During the two years before the Second World War, he read Classics at St Catherine's College, Cambridge, where he gained a Blue at hockey and also had a trial for the England team, but on the outbreak of war he volunteered for service and was commissioned in the newly formed 2nd Battalion Royal Marines. In May 1940 this unit deployed briefly to Iceland in anticipation of a German invasion. Later that year he sailed with the battalion to Freetown, West Africa, with the prospect of landing at Dakar with Free French forces. The operation, however, was abandoned after the Vichy French responded with unexpected resistance. The unit remained in Freetown for possible operations against the Cape Verde Islands and returned to the UK in February 1941. In August 1943 Wakeling was posted to 40 RM Commando in Italy.

On 17 January 1944 Wakeling, commanding A Troop, took part in a commando operation in support of the 169 Brigade crossing of the Garigliano River. The commando, split into two forces, carried out a daring operation behind enemy lines, destroying enemy vehicles and guns and taking prisoners, thereby achieving their objective of creating as much havoc as possible. During this operation Wakeling was wounded in a night encounter.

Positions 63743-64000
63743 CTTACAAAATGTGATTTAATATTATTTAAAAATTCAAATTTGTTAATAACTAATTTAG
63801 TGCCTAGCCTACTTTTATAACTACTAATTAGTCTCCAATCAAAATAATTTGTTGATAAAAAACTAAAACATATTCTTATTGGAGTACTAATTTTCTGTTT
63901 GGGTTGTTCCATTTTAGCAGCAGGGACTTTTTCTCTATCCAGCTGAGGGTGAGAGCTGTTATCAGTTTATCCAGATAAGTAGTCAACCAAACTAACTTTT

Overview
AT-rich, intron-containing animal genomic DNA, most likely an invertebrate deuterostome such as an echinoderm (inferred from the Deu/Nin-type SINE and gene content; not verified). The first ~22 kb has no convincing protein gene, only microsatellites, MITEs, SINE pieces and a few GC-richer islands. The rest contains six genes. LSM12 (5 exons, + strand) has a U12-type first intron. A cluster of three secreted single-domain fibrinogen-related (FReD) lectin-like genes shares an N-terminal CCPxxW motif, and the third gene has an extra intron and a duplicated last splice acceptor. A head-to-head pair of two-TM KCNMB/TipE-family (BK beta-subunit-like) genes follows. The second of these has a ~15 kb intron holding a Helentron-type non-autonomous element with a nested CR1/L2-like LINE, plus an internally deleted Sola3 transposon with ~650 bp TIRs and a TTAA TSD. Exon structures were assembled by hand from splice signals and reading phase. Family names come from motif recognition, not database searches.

After the war Wakeling, now using his Christian name Denis, returned to Cambridge and prepared for the ministry at Ridley Hall Theological College. He was ordained deacon in 1947 and priest in 1948. He was a curate in Barwell, Leicestershire, before being appointed Chaplain of Clare College, Cambridge, and Chaplain of the Cambridge Pastorate. His wartime experiences proved useful as many of his undergraduates were facing call-up for the war in Korea.

In 1952 he became Vicar of Emmanuel Church, Plymouth, and in 1958 Vicar of Barking, Essex. Wakeling was to become the youngest Prebendary of Exeter Cathedral, serving as a Proctor in Convocation (the forerunner of the General Synod). He worked with the Grubb Institute of Behavioural Studies to bring the then new understandings of "group dynamics" into the training of the clergy and laity within his diocese.

In 1964 he was appointed Archdeacon of West Ham, where his sermons were always down-to-earth and deeply appreciated for his understanding of human nature. He became Bishop of Southwell in 1970, restoring the confidence of the diocese with his leadership. He participated in the House of Bishops of the General Synod of the Church of England from its inception, and from 1974 until his retirement in 1984 he sat in the House of Lords.

In retirement he renewed his links with the Royal Marines, which he maintained throughout the rest of his life; indeed the Band of the Royal Marines had played a fanfare in Southwell Minster during his enthronement. He also pursued his great interests in gardening, watercolour painting and fly-fishing.

Max Arthur